Artist Talks Brandhaarden: Satoko Ichihara
A look behind the scenes and conversations with the makers make the performance visit even more interesting. That is why ITA Academy organises a series of Artist Talks during Brandhaardens: in-depth discussions with inspiring makers about their work and working methods, motives, sources of inspiration and fascinations. Artist Talks take place after a performance by the artist in question and offer a deeper look at the work in a broader context.
Duration 45 minutes, after the performance
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‘In the male–centric Japanese society, it is natural that women can’t help but experience a sense of anger just from the fact that they are women. However, when I started making theatre, there was no plan to write about women. And when I started writing about my physiological perceptions, the focus naturally became feminine, because I have a woman’s body.’
Satoko Ichihara (1988) made her debut as a writer and director with the production of Insects (2011) which immediately brought her worldwide attention. Ichihara is fascinated by human behaviour and the physiology of the body. She writes about urine, tears, sweat and the itching that follows an insect sucking your blood. She is fascinated above all with the metabolism and the changing form of particular substances. ‘The feeling of fluids leaving the body, thinking about where they come from and the sense of life force associated with them, those are things I love,’ she said in an interview.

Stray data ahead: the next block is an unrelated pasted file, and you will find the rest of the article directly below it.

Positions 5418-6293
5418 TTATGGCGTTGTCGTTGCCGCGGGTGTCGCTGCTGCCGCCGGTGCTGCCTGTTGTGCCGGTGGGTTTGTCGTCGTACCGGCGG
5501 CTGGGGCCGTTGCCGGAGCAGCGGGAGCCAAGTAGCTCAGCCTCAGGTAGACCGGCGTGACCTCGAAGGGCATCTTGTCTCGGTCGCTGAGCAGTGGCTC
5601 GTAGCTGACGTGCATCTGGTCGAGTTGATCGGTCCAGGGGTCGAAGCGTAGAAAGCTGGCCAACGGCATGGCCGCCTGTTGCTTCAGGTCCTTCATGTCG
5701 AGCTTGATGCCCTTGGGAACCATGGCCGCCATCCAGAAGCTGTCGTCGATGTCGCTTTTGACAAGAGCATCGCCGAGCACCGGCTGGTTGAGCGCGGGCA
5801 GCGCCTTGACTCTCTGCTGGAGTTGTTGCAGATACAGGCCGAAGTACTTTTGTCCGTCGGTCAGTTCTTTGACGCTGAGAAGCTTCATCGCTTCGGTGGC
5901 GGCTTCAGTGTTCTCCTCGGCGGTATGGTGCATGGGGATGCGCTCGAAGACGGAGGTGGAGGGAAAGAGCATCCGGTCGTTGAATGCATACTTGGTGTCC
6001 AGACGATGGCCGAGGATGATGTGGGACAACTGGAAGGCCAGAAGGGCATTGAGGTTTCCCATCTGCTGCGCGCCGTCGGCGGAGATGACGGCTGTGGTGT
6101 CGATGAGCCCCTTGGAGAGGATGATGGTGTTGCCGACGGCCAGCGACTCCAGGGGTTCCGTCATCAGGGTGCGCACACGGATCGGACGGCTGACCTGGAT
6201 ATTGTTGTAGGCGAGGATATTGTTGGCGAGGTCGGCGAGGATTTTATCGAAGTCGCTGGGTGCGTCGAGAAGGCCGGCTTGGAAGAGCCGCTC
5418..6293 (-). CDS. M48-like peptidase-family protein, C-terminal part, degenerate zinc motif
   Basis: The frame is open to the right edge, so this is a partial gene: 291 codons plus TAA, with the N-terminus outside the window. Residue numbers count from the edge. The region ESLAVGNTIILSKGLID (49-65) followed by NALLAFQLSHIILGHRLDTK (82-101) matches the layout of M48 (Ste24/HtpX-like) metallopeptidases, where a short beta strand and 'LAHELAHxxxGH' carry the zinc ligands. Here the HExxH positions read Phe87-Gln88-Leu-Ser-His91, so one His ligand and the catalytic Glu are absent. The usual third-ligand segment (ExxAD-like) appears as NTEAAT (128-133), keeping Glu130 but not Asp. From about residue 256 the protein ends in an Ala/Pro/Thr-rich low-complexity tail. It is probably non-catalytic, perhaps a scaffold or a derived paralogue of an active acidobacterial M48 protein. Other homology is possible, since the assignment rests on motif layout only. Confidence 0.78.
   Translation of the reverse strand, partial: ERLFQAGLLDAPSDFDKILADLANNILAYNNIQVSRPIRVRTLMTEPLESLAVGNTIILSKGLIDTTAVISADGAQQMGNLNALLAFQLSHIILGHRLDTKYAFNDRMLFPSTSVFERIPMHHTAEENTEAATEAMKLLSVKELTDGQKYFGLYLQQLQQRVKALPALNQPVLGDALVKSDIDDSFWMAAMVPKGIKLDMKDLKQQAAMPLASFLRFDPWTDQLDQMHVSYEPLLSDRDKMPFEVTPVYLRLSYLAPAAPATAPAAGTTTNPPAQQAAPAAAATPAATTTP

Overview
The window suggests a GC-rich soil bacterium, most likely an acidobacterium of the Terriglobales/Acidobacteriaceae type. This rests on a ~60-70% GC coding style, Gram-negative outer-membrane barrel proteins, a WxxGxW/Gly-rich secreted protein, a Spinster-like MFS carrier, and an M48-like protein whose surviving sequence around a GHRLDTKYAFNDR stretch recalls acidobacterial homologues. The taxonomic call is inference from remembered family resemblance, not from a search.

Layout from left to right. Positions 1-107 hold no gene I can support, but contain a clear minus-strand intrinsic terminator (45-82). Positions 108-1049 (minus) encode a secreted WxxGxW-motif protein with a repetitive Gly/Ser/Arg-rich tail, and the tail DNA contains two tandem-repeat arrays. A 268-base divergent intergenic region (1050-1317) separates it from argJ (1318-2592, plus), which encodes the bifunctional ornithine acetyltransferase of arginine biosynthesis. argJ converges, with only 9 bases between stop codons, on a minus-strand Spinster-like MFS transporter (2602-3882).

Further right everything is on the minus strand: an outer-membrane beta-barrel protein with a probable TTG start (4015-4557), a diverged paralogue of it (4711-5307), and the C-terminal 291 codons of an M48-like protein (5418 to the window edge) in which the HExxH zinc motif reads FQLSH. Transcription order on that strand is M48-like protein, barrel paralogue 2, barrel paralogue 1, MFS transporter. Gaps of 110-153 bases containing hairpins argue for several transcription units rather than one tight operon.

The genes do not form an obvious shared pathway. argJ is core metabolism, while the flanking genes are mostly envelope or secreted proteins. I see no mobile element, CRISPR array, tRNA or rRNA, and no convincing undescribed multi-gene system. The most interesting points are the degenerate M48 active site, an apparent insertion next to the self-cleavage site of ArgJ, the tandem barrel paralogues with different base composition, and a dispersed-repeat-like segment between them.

She took ballet lessons as a child but she knew she could never become a perfect ballerina because she’s taller than average. She ended up studying theatre in Tokyo and in 2011 she set up her own theatre company, Q.-|-In 2019 she published a collection of short stories, Mamito’s Angel (2019), and took The Bacchae – Holstein Milk Cows to the Aichi Triennale in 2019, for which she won the Kishida Kunio Playwriting Prize. Her first novel, Geisha Hunter, was published in Japan in 2021. She became the artistic director of KIAC – Kinoskai International Arts Center in 2021 too. Her work has been performed in prestigious festivals including Theater der Welt in Duitsland and Theater Neumarkt in Zurich.
In her staging of Puccini’s renowned opera, Madama Butterfly, she rigorously reversed the perspective. Her criticism is focused not only on the division of roles between man and woman, but also on the Western ideals that have dominated art and the media for so long. Instead of looking with the gaze of the ‘superior’ Western man at the Japanese geisha, she lets us share in a Japanese woman’s experiences and how the latter looks upon a Western man.